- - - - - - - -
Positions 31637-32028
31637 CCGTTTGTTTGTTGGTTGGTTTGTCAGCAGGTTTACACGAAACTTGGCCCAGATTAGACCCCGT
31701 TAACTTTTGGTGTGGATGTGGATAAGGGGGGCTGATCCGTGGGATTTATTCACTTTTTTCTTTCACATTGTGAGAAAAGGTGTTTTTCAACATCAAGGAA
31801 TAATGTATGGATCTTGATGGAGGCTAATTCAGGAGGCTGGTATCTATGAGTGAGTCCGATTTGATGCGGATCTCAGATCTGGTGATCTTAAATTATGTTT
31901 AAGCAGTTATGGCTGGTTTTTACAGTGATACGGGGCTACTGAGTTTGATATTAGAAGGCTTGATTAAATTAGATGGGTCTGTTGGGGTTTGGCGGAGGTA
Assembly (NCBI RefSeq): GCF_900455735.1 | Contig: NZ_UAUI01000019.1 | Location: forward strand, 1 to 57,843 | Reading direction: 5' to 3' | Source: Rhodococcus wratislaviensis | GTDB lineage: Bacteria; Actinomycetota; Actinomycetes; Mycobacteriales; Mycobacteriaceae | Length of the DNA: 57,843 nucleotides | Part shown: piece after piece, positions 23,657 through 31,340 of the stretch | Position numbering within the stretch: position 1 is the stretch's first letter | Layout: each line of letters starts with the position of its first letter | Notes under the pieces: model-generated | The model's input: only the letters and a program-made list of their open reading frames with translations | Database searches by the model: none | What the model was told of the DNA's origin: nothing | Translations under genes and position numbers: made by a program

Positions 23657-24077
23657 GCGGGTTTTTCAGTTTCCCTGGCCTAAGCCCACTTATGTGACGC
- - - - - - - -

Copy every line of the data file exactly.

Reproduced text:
Positions 31637-32028
31637 CCGTTTGTTTGTTGGTTGGTTTGTCAGCAGGTTTACACGAAACTTGGCCCAGATTAGACCCCGT
31701 TAACTTTTGGTGTGGATGTGGATAAGGGGGGCTGATCCGTGGGATTTATTCACTTTTTTCTTTCACATTGTGAGAAAAGGTGTTTTTCAACATCAAGGAA
31801 TAATGTATGGATCTTGATGGAGGCTAATTCAGGAGGCTGGTATCTATGAGTGAGTCCGATTTGATGCGGATCTCAGATCTGGTGATCTTAAATTATGTTT
31901 AAGCAGTTATGGCTGGTTTTTACAGTGATACGGGGCTACTGAGTTTGATATTAGAAGGCTTGATTAAATTAGATGGGTCTGTTGGGGTTTGGCGGAGGTA
Assembly (NCBI RefSeq): GCF_900455735.1 | Contig: NZ_UAUI01000019.1 | Location: forward strand, 1 to 57,843 | Reading direction: 5' to 3' | Source: Rhodococcus wratislaviensis | GTDB lineage: Bacteria; Actinomycetota; Actinomycetes; Mycobacteriales; Mycobacteriaceae | Length of the DNA: 57,843 nucleotides | Part shown: piece after piece, positions 23,657 through 31,340 of the stretch | Position numbering within the stretch: position 1 is the stretch's first letter | Layout: each line of letters starts with the position of its first letter | Notes under the pieces: model-generated | The model's input: only the letters and a program-made list of their open reading frames with translations | Database searches by the model: none | What the model was told of the DNA's origin: nothing | Translations under genes and position numbers: made by a program

Positions 23657-24077
23657 GCGGGTTTTTCAGTTTCCCTGGCCTAAGCCCACTTATGTGACGC